How is Australia’s advertising self-regulation system funded?
Responsible advertisers assist in maintaining the self-regulation system’s viability and support its administration by agreeing to a levy being applied to their advertising spend.
Funding of Ad Standards and its secretariat support of the Ad Standards Community Panel and Ad Standards Industry Jury is provided through the voluntary levy - Ad Standards receives no government funding.
How is the levy collected?
The levy is collected mainly through media buying agencies but also directly from advertisers and advertising agencies that buy their own media space. As part of their role in the self-regulation system, media buying companies (principally members of the Media Federation of Australia, but now also including Aegis Media) took responsibility for the application, collection and remittance of the industry levy. The role of media buying companies resulted in the levy system being inextricably linked to advertising spend through media buyers.
The levy is remitted quarterly through the Australian Advertising Standards Council (AASC), the funding body of advertising self-regulation. The AASC holds the industry funds in an account which is drawn upon to pay the costs involved in administering and operating the self-regulatory system.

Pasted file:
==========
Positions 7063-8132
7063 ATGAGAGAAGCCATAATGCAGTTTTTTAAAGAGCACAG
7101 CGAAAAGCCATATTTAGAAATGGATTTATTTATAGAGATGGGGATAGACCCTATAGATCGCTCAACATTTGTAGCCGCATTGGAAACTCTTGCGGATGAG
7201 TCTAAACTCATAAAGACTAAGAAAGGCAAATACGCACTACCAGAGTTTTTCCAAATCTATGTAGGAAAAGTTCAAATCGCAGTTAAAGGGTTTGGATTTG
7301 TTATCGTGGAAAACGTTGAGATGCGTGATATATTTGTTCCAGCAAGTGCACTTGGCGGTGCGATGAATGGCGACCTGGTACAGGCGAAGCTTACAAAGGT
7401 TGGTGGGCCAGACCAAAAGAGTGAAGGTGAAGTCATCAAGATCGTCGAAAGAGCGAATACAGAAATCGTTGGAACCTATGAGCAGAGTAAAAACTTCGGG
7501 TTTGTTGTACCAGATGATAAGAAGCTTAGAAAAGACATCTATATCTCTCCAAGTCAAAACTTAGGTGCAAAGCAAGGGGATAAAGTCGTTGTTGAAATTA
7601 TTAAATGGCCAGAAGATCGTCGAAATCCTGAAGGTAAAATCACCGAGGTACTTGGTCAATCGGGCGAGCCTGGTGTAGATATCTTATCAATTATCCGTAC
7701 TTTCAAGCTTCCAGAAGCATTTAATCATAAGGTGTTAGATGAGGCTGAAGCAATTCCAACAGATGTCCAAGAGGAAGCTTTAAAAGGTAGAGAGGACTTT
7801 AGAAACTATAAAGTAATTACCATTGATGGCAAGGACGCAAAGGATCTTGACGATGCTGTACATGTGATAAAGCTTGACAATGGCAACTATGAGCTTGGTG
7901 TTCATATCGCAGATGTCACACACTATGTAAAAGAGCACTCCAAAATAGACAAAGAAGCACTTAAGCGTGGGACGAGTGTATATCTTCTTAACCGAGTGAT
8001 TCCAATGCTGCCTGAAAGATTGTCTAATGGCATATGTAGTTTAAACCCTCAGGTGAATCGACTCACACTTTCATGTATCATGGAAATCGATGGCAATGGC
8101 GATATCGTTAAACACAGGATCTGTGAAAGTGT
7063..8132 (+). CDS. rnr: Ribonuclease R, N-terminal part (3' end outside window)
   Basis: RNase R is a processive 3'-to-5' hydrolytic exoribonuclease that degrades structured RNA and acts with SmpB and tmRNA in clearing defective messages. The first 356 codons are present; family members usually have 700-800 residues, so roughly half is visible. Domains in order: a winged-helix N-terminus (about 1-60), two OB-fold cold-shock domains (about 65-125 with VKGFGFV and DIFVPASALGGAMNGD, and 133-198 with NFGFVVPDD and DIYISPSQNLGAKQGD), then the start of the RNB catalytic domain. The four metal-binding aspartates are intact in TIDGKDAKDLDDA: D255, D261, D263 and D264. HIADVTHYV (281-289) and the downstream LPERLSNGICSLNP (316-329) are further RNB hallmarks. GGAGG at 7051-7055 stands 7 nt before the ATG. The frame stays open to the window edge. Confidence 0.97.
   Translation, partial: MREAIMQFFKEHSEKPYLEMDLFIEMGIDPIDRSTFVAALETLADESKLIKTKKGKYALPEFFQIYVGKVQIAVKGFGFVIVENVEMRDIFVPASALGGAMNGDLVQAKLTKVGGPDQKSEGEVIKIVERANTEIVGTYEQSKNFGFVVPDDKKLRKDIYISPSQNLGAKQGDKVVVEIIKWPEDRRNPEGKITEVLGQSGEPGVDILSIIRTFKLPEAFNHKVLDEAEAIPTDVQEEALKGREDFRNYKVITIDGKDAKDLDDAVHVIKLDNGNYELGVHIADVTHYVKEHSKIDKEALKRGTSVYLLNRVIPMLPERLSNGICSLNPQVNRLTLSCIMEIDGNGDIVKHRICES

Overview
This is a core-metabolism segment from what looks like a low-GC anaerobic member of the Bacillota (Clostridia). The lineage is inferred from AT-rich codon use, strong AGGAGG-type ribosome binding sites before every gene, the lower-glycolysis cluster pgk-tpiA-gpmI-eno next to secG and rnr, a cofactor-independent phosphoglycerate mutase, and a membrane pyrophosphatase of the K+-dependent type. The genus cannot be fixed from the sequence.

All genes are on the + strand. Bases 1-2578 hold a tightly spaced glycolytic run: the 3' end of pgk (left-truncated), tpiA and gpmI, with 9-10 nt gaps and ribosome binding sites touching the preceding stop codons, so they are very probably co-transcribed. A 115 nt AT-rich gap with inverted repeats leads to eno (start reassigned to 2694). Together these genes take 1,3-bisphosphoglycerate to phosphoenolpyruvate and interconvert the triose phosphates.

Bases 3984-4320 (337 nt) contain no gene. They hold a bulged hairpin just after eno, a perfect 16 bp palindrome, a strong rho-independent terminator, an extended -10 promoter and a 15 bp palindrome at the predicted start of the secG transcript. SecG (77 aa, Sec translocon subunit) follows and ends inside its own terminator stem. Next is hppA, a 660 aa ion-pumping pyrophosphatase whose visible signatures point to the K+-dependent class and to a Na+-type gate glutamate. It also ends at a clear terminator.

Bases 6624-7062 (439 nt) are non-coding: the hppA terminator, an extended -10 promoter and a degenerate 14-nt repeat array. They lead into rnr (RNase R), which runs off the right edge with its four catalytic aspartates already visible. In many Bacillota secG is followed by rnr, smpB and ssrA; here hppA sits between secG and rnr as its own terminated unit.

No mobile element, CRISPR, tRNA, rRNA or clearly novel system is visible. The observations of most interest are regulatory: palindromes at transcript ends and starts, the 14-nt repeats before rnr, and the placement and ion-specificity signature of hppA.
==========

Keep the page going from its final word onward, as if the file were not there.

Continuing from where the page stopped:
What media is captured by the levy?
What is the levy money used for?
All levy monies are applied exclusively to the maintenance of the self-regulation system, for more information take a look at funding of the self-regulation system.
What are the industry safeguards around the levy and advertiser information?
Management of the levy collection, receipting and accounting is outsourced by Ad Standards/AASC to an external independent accounting firm. The financial accounts are audited by an independent audit firm.
The control of information between the AASC, Ad Standards and the contract accountants is governed by strict confidentiality deeds. As part of the remittance information, AASC obtains information from media buyers about the advertisers who are paying the levy, not about how much is paid. The information about who pays the levy allows for the accurate recognition of those responsible advertisers who financially support the system and assists in following up other advertisers to obtain similar support.
Why should advertisers pay the self-regulation levy?
As an advertiser, support of the self-regulation system through the payment of a levy is critical to ensure Ad Standards can continue to administer a national system of advertising self-regulation.
Advertisers, advertising agencies, media proprietors and media agencies know that there is no government intervention in the self-regulation system and to maintain this position it is necessary to have adequate support from the very industry the system has been established to serve. This includes having sufficient financial support to allow for the independent adjudication of complaints in a transparent, fair and balanced manner that has the confidence of the community, advertisers and Government.
Ad Standards exists so that the community, industry and government have confidence in, and respect for the advertising self regulatory system and that they are assured that the general standards of advertising are in line with community values.